Dalton v. F.D.I.C.

Decision Date14 April 1993
Docket NumberNo. 91-6372,91-6372
PartiesDoug DALTON, et al., Plaintiffs-Appellants, v. FEDERAL DEPOSIT INSURANCE CORPORATION, as Receiver for Houston Commerce Bank f/k/a Western Bank-Downtown, Defendant-Appellee. Doug DALTON, et al., Plaintiffs-Appellants, v. FEDERAL DEPOSIT INSURANCE CORPORATION, Etc., Defendant-Appellee.
CourtU.S. Court of Appeals — Fifth Circuit

Grant J. Harvey, J. Christopher Reynolds, Gibbs & Ratliff, Houston, TX, for plaintiffs-appellants.

Robert A. Axelrad, Elizabeth M. Bruman, Webb, Zimmerman, Beck, Blaum & Axelrad, Houston, TX, J. Scott Watson, Senior Atty., Washington, DC, for defendant-appellee.

Appeals from the United States District Court for the Southern District of Texas.

Before REAVLEY, KING, and WIENER, Circuit Judges.

WIENER, Circuit Judge:

In this appeal we review one district court's grants of summary judgment in two separate cases, consolidated for trial and for appeal, involving several of the same parties; namely, Plaintiffs-Appellants Doug Dalton and various associated individuals and partnerships (collectively, Dalton), and Defendant-Appellee the Federal Deposit Insurance Corporation (FDIC). Both summary judgments were granted in favor of the FDIC. Finding that the district court improperly denied Dalton's motion to remand one of the two cases (the primary case) to state court, we reverse and remand that action to the district court with instructions to remand it to the state court. But finding no reversible error in the district court's grant of summary judgment in the other case (the secondary case) we affirm that ruling.

A. The Primary Case--the Dalton Note

In March 1986, Dalton as maker signed a promissory note (the Dalton note) to evidence an initial loan and future advances contracted for with Western Bank-Downtown (the Bank). 1 The proceeds of the loan were to be used to construct an office building. The Bank was obligated to advance Dalton funds for the project in accordance with a construction loan agreement that was one of the documents in the loan package.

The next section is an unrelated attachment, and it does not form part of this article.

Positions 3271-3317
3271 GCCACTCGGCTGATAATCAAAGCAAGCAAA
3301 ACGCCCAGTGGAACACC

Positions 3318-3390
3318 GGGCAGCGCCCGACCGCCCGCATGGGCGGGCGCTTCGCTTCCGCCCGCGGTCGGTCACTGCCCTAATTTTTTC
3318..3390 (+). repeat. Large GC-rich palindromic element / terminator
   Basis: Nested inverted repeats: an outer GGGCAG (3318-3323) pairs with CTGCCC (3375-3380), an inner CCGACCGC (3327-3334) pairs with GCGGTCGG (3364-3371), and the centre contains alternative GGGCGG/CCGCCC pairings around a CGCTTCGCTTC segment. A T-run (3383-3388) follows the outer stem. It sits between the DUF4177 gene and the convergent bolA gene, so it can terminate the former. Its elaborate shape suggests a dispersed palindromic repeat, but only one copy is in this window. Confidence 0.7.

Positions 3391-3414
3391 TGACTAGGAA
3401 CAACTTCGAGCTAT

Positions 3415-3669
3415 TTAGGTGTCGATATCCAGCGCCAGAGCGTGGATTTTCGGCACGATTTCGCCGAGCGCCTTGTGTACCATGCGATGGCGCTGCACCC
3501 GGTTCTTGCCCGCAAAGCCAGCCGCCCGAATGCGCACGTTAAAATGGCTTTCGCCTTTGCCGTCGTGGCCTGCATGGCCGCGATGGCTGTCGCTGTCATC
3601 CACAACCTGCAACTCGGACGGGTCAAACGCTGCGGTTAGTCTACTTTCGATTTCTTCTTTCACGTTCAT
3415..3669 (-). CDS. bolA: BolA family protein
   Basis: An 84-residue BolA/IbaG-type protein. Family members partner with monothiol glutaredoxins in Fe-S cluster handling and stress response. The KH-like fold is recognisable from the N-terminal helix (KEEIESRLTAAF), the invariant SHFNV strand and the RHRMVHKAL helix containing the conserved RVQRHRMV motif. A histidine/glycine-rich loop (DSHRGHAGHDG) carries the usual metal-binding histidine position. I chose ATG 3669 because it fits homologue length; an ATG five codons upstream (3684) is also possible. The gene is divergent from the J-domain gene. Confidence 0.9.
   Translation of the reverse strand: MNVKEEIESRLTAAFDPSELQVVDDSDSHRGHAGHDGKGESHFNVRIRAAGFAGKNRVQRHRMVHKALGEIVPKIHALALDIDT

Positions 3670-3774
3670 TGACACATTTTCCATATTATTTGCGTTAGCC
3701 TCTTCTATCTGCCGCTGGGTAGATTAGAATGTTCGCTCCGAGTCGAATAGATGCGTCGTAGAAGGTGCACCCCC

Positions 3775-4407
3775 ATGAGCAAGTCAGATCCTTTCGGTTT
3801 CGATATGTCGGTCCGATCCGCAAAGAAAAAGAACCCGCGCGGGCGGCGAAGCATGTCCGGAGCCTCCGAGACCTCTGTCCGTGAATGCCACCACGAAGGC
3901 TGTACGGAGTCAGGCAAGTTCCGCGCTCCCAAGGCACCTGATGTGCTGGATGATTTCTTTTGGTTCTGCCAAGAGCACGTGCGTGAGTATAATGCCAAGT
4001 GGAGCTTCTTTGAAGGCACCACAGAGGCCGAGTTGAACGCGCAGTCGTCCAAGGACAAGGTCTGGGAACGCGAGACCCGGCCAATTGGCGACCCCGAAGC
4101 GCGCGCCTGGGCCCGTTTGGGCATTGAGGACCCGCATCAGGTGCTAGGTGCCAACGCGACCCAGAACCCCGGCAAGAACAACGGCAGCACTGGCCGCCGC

During the course of construction, the Bank's parent bank failed. The Bank was thus unable to advance the funds needed by Dalton to continue with construction. As a consequence of the Bank's inability to continue the funding of the construction loan, asserts Dalton, he was unable to continue with construction. That in turn caused him to lose potential tenants and made it impossible for him to repay his accrued obligations on the Dalton note.

In January 1988, Dalton filed a breach of contract suit against the Bank in Texas state court for failing to provide funding for the construction project. Before it answered the lawsuit, however, the Bank was declared insolvent by the Texas Banking Commissioner, and the FDIC (which insured the Bank) was appointed receiver. The FDIC-Receiver filed an answer in the state court proceedings on April 20, 1988. In addition to answering Dalton's complaint, the FDIC counterclaimed for the indebtedness on the Dalton note. Dalton filed an amended complaint on April 25, 1988, naming FDIC-Receiver as the proper party defendant.

In December 1989--more than a year-and-a-half after the FDIC entered the state court litigation--FDIC-Receiver assigned its interest in the Dalton note (and thus its interest in the litigation) to FDIC-Corporate. Then, in January 1990, FDIC-Corporate removed the case to federal court.

                Dalton sought to have the case remanded to state court as untimely removed, asserting that the period during which the FDIC could have removed the case to federal court had expired thirty days after FDIC-Receiver had been appointed and received notice of the lawsuit.   The district court denied Dalton's remand motion, holding that the case had again become subject to removal when FDIC-Corporate was substituted as a party for FDIC-Receiver

In April 1991, the primary lawsuit was consolidated with the secondary lawsuit, which we discuss below. In October 1991, the district court granted summary judgment in favor of FDIC-Corporate on the Dalton note indebtedness. The judgment was in the principal amount of $2,833,755.28, plus accrued interest of $1,117,930.69 and future interest to accrue at $1,397.47 per day. At the same time, the court dismissed all of Dalton's claims connected with the Dalton note, holding that they were barred by § 1823(e) of FIRREA. 2

B. The Secondary Case--the Ten Park Ten Note

In September 1986, Dalton as a general partner of two limited partnerships in which some of the limited partners were also investors in the first group (Dalton and the two new limited partnerships are hereafter referred to collectively as Dalton), executed another promissory note (the Ten Park Ten note). This note evidenced funds loaned and to be loaned by the Bank for a development project unrelated to the office building. The Ten Park Ten note was secured by an "assignment of profits agreement" and the personal guarantees of Dalton and a Mr. Lightfoot who was a participant in both the office building venture and the Ten Park Ten venture.